Download a PDF of the Current Issue 2015 Volume 12 Number 3 July- September

ARNP and PA Scope of Practice

Gregory A. Chaires, Esq. JoAnn M. Guerrero, Esq.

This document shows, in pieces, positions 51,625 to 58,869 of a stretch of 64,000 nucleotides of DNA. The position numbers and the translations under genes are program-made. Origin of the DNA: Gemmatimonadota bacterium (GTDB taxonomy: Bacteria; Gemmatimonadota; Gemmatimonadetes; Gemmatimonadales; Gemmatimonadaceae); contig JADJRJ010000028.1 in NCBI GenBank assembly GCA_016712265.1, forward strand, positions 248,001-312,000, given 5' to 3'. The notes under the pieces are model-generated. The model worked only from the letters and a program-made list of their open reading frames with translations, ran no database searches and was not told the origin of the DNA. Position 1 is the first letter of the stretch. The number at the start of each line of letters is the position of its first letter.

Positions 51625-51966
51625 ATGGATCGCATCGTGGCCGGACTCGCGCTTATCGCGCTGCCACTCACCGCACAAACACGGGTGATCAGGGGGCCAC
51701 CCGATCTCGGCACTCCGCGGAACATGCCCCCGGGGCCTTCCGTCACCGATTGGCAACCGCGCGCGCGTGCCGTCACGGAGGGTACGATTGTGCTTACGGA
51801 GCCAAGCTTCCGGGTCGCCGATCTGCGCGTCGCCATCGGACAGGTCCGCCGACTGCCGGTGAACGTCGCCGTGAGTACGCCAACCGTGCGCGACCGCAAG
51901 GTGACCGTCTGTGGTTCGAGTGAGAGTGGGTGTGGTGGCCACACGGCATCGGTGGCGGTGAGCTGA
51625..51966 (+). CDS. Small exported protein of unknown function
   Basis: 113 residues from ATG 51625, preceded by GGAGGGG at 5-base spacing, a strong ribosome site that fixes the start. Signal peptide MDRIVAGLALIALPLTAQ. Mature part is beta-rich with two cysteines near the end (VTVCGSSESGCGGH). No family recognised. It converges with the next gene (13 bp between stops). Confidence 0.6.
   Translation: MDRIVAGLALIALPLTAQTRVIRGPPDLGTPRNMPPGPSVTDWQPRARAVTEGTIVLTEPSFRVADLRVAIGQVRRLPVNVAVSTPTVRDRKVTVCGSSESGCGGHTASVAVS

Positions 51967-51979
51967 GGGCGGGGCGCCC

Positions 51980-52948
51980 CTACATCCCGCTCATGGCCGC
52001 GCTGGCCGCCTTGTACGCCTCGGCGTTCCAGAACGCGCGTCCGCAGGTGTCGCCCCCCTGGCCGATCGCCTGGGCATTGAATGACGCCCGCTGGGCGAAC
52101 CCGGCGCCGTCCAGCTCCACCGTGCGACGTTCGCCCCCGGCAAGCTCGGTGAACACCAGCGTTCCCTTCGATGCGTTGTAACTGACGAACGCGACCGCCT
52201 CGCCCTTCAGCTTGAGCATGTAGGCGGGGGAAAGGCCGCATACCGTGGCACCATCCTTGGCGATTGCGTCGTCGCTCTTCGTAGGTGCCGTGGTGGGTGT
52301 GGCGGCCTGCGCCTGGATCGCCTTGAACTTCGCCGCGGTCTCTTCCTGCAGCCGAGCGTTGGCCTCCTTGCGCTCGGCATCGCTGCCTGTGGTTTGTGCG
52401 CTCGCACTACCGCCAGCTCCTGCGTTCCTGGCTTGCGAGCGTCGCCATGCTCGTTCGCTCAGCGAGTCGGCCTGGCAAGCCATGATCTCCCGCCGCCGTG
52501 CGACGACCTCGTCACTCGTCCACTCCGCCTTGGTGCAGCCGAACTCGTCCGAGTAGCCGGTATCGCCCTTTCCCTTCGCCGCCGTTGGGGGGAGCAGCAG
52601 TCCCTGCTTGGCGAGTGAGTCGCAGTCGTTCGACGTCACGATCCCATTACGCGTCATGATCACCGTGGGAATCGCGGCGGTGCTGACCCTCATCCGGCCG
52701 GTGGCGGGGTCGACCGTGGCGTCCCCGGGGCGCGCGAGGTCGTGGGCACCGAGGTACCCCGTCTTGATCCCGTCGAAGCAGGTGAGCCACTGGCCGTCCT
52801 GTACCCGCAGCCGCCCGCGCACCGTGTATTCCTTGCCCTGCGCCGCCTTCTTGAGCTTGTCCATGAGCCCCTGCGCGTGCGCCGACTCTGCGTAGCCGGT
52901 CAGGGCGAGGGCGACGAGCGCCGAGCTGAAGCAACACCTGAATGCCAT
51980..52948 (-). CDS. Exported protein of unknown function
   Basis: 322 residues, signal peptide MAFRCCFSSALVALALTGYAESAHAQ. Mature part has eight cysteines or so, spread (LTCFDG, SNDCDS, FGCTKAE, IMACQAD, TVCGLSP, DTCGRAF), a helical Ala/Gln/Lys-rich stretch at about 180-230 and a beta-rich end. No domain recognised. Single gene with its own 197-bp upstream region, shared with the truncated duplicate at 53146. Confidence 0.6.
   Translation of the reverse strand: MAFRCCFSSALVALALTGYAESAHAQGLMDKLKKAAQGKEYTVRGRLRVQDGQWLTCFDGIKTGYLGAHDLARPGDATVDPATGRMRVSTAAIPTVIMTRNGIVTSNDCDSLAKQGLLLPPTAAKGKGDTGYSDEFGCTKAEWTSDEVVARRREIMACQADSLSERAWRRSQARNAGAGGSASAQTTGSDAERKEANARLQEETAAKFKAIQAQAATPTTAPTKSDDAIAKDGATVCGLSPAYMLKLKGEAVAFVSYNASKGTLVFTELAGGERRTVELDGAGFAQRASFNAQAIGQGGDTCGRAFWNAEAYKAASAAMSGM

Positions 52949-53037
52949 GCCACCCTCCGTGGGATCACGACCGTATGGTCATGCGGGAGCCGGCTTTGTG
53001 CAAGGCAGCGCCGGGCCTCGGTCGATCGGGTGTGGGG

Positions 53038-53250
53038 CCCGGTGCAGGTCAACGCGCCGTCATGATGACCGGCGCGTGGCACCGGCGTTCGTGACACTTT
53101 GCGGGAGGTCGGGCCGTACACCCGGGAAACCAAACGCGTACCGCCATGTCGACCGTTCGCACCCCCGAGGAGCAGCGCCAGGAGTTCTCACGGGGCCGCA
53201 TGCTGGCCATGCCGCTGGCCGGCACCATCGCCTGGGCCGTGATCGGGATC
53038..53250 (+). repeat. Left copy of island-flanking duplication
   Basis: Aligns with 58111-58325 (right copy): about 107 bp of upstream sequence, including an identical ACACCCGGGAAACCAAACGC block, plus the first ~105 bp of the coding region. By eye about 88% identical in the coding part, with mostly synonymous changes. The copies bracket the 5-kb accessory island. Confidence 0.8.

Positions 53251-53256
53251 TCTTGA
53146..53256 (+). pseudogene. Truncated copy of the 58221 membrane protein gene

5-1-2 Frequently there are issues that arise concerning the scope of services that can be performed by a Physician Assistant (“PA”) and Advanced Registered Nurse Practitioner (“ARNP”). While there is a wealth of existing laws governing PAs and ARNPs there is still some confusion and uncertainty as to what each provider is permitted to do. This article will be limited to a cursory overview of significant provisions as they relate to the supervision requirements of each practice but will suggest some resources that may be helpful should the reader want more information.     As a preliminary matter, the Boards of Medicine and Osteopathic Medicine have the authority to implement rules and discipline as they relate to PAs as they fall under the Medical Practice Act (458.347, Fla. Stat.) and the Osteopathic Medical Practice Act (459.022, Fla. Stat.), ARNPs are governed by the Board of Nursing (464.001, Fla. Stat.), though some provisions concerning the use of ARNPs do exist under the rules promulgated by the Board of Medicine.  Additional regulations are set forth for PAs and ARNPs in chapter 64B8-30, and chapter 64B9-4 of the Florida Administrative Code. ARNPs   In June 2006, Governor Bush signed House Bill 699, which modified aspects of physician supervision of advanced registered nurse practitioners in the office setting. The law essentially limits the numbers of office sites where a physician may supervise ARNPs or PAs. However, there are several exceptions to this law, which do not apply to physicians supervising ARNPs employed in a licensed hospital or ambulatory surgical facility or working in conjunction with a college of medicine or nursing, an accredited graduate medical program or a nursing education program.  The level of general physician supervision of ARNPs remains unchanged. The supervising physician must be available either in person or by communication devices, unless the protocol between the ARNP and the physician states otherwise. Under the “Standards for Protocols” in F.A.C. 64B9-4.010, the supervision must be appropriate for prudent health care providers under similar circumstances. ARNPs should remain mindful that the supervising physician is established through the written protocol filed with the Department of Health, which identifies the physician and the delegated medical acts which the ARNP may perform and is signed by both the ARNP and the supervising physician. Additionally, the new law now requires that the protocols must be reviewed by the Board of Nursing, with non-compliant individuals to be referred to the Department of Health.     Under Florida law, an ARNP shall only perform medical acts of diagnosis, treatment and operation pursuant to a protocol between the ARNP and a Florida-licensed medical doctor, osteopathic physician or dentist. The degree and method of supervision is to be determined by both parties and must be specifically identified in the written protocol. More specifically, the protocol should be appropriate for prudent health care providers under similar circumstances and general supervision by the physician or dentist is required, unless otherwise specified. As a rule, ARNPs do not have the authority in Florida to prescribe controlled substances.   In considering an appropriate protocol, Florida law requires a consideration of the following factors: risk to the patient, education, specialty and experience of the parties to the protocol, complexity and risk of the procedures, practice setting and availability of the physician or dentist. Parties to the protocol should consider the specific minimum terms which must be included in each protocol.  These terms are fully discussed under 64B8-35.002, F.A.C.  Once completed, the original of the protocol and notice must be filed with the Department on an annual basis, with a copy of the notice to be kept at the site of the practice of each party to the protocol. Any changes or amendments to the document must be filed with the Department within thirty (30) days of the alteration. Finally, even after the relationship is terminated, the protocol must be maintained for future purposes for a period of four (4) years.   PAs:   Physician assistants on the other hand, do not require any written protocols unless they are practicing in a health department setting. See 154.04(1) (c), Fla. Stat.  On occasion, some insurance companies, hospitals, physicians or other entities may require protocols at their discretion. However, a PA must ensure that a Supervision Data Form is submitted to the Department of Health.   Florida law requires that all records generated by a PA be countersigned by the physician within seven (7) days for the first six (6) months of employment and thereafter no less than every thirty (30) days. Practitioners working in hospitals are urged to ensure that the hospital bylaws do not require countersignature in less time. Keep in mind that PAs cannot make a final diagnosis or interpret x-rays, lab studies or EKGs. The final diagnosis is made when a physician countersigns the medical record.   Under Florida law, a supervising physician shall delegate only tasks and procedures which are within the supervising physician’s scope of practice, or those tasks and procedures which the supervising physician is qualified by training or experience to perform.  See 64B8-30.012 F.A.C. Essentially, the decision as to whether a PA may perform a task or procedure under direct or indirect supervision is made by the supervising physician based on reasonable medical judgment regarding the probability of morbidity or mortality to the patient. The supervising physician must be certain that the PA is knowledgeable and skilled in performing the tasks and procedures assigned. However, Florida law does identify the following duties as those which are not permitted to be delegated at all, except where otherwise expressly authorized by statute: prescribing, dispensing or compounding medicinal drugs (See 458.347(4) (e) for the exception) and making a final diagnosis.   Additionally, the law identifies the following duties as those which are not to be performed under indirect supervision:   1. Routine insertion of chest tubes and removal of pacer wires or left atrial monitoring lines. 2. Performance of cardiac stress testing. 3. Routine insertion of central venous catheters. 4. Injection of intrathecal medication without prior approval of the supervising physician. 5. Interpretation of laboratory tests, x-ray studies and EKGs without the supervising physician interpretation and final review. 6. Administration of general, spinal, and epidural anesthetics; this may be performed under direct supervision only by PAs who graduated from Board-approved programs for the education of anesthesiology assistants.   All tasks and procedures performed by the PA must be appropriately documented in the medical record. During the initial six (6) months of supervision of each PA all documentation by the PA in a medical chart must be reviewed, signed and dated by a supervising physician within seven days. Subsequent thereto, a supervising physician must review, sign and date all documentation by a PA in medical charts within thirty (30) days. In a medical emergency the PA will act in accordance with his or her training and knowledge to maintain life support until a licensed physician assumes responsibility for the patient. Each supervising physician using a PA must remain mindful that he or she is liable for any acts or omissions of the PA acting under the physician’s supervision and control. See 458.347(15), Fla. Stat.   Under 458.347(3), Fla. Stat., a physician may not supervise more than four (4) currently licensed PAs at any one time.   Important requirement shared by both? Be sure to submit your protocols to the respective Board on an annual basis. Be sure to update these protocols, as needed, and ensure that your professional practice is in compliance with all requirements.     Lastly, it is important not to be lulled into a sense of compliance with the law by simply believing that any person can perform medical services if under direct the supervision of a physician. While there are provisions for medical assistants under the Medical Practice Act, a practitioner must look to his or her own practice to determine if providing such medical services is within the scope of his or her license. An example of this would be a registered nurse providing laser therapy under the supervision of a physician. Would the Board of Medicine permit its delegation or does the Board of Nursing believe that it is inside the scope of a registered nurse’s practice? The answer to both questions is no. As such, we encourage providers to always check with their health care legal counsel prior to providing new services where there may a question as to whether it is appropriate.   The authors encourage readers to read the appropriate rules governing both PAs and ARNPs as well as review profession updates by the respective Boards at their websites. There is helpful information on the websites for the Florida Academy of Physician Assistants and the Florida Nursing Association websites. Additionally, the Florida Board of Medicine website has helpful and useful information.   http://www.fapaonline.org/ http://www.floridanurse.org/ http://www.doh.state.fl.us/MQA/medical/ me_home.html